Next M&A cycle gets lift from Jim Beam acquisition
- January 18, 2014
||buyer and seller announcements, January 2014
||Beam Inc. (USA), no. 4 global premium spirits producer
||Suntory Holdings Ltd. (Japan), no. 1 Japanese beverages producer with international expansion
||public shareholders of Beam Inc.
||global brands and distribution network
||transaction consideration represents a 25% premium to Beam’s closing share price
Suntory's acquisition of Jim Beam might underline that the next decade -cycle in M&A valuations is underway in FMCG, involving valuations north of x20 EBITDA. The difference in the 2010s could be that new pools of money from Asia will replace traditional LBOs and industry consolidations.
Beam is tha latest and largest of a string of beverage acquisitions by Suntory as it pursues its global aspirations, following Orangina and Frucor in 2009, and Lucozade & Ribena in 2013.
From Beam's shareholders' point of view the rationale is compelling. That group is now in good shape financially, with net debt down to levels within the spirits industry norm (see profile); so it's a good time to sell.
The price is also attractive (see valuation), especially given Beam's flat growth rate. A multiple of 'above x20 EBITDA' has been announced, on an LTM basis. Taking 2012 numbers, that price is x23 EBITDA; but LTM might raise the figure - Beam's regular operating income is up 6% in 9M 2013.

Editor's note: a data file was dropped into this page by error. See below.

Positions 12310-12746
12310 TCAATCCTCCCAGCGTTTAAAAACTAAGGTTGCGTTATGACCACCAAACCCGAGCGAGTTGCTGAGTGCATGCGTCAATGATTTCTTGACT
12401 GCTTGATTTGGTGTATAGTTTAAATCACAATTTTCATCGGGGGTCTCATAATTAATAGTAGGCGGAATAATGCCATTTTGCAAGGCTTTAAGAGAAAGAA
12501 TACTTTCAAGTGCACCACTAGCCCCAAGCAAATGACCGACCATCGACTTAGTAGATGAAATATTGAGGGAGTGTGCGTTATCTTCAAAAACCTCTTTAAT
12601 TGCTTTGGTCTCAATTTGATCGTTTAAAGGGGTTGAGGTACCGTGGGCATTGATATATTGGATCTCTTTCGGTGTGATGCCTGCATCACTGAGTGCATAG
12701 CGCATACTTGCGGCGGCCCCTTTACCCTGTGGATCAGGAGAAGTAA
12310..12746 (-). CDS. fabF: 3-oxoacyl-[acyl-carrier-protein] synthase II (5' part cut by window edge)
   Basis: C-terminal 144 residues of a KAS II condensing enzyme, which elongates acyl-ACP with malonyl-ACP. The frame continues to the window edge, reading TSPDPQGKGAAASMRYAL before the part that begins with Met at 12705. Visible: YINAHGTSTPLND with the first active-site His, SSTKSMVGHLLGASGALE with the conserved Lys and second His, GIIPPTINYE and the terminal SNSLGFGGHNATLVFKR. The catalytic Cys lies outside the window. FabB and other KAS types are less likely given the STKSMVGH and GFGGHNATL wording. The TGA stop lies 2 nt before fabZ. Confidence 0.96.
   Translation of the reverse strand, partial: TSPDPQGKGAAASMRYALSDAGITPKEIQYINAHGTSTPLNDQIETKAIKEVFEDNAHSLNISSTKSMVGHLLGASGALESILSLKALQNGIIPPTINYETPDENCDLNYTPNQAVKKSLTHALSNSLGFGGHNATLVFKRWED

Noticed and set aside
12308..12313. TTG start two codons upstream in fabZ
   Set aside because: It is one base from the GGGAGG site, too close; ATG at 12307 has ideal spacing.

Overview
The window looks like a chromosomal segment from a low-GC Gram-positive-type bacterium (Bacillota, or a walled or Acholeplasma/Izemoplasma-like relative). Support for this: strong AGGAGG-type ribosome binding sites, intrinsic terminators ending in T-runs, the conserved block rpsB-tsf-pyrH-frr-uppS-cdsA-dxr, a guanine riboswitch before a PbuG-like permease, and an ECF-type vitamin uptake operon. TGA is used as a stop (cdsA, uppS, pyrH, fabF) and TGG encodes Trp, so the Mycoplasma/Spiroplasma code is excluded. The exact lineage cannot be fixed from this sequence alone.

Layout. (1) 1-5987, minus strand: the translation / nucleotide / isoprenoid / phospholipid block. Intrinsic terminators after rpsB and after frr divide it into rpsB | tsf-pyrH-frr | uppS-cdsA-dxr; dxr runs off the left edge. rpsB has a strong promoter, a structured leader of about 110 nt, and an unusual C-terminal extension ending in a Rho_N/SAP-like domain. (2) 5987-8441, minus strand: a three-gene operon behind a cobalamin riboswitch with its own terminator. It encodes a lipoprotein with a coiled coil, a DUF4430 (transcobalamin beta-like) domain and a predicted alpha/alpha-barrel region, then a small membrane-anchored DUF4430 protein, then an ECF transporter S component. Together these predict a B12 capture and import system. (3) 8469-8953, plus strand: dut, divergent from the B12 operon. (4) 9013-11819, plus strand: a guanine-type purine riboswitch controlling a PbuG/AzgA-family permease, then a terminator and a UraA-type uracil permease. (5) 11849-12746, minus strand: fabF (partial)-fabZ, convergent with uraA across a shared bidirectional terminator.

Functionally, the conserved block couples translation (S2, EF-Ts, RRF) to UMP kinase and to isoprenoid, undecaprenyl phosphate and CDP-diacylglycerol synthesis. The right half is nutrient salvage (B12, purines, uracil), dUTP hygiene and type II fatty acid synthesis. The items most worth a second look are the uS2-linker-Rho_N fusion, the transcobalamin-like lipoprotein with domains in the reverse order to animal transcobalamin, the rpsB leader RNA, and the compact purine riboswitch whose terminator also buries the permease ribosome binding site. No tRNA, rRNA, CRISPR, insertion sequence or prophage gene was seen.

Decade -cycles, in M&A just as in the broader economy, have occurred since the 80s. Around the middle of the decade vauations pick up, reaching a crescendo in the latter part of the decade before a downturn.
In the 2000s in FMCG the cycle began with e.g. Procter & Gamble buying Gillette in 2004 -5, for an EBITDA multiple x19, and reached a crescendo in 2007 -8 with deals like Danone buying Numico for a price significantly north of x20 EBITDA.
Suntory's purchase of Beam gives a lot of lift to the cycle for the 2010s - the fourth decade -cycle in a row since financial deregulation at the start of the 1980s.
Having recouped their post -2008 financial crisis losses, banks can increasingly weight their asset allocation into credit expansion for business, globally. That feeds through into higher M&A valuations.
Qualitatively, the difference this decade might be a tendancy towards new pools of money, coming mostly from Asia, replacing traditional LBOs or consolidation plays amongst industry encumbents, in M&A in Europe and north America.
There are clear examples of that already - not only Suntory's spending spree, but also Bright Foods from China (Weetabix deal) or Bahrain -based Investcorp (Tyrrells, Namet Gida investments).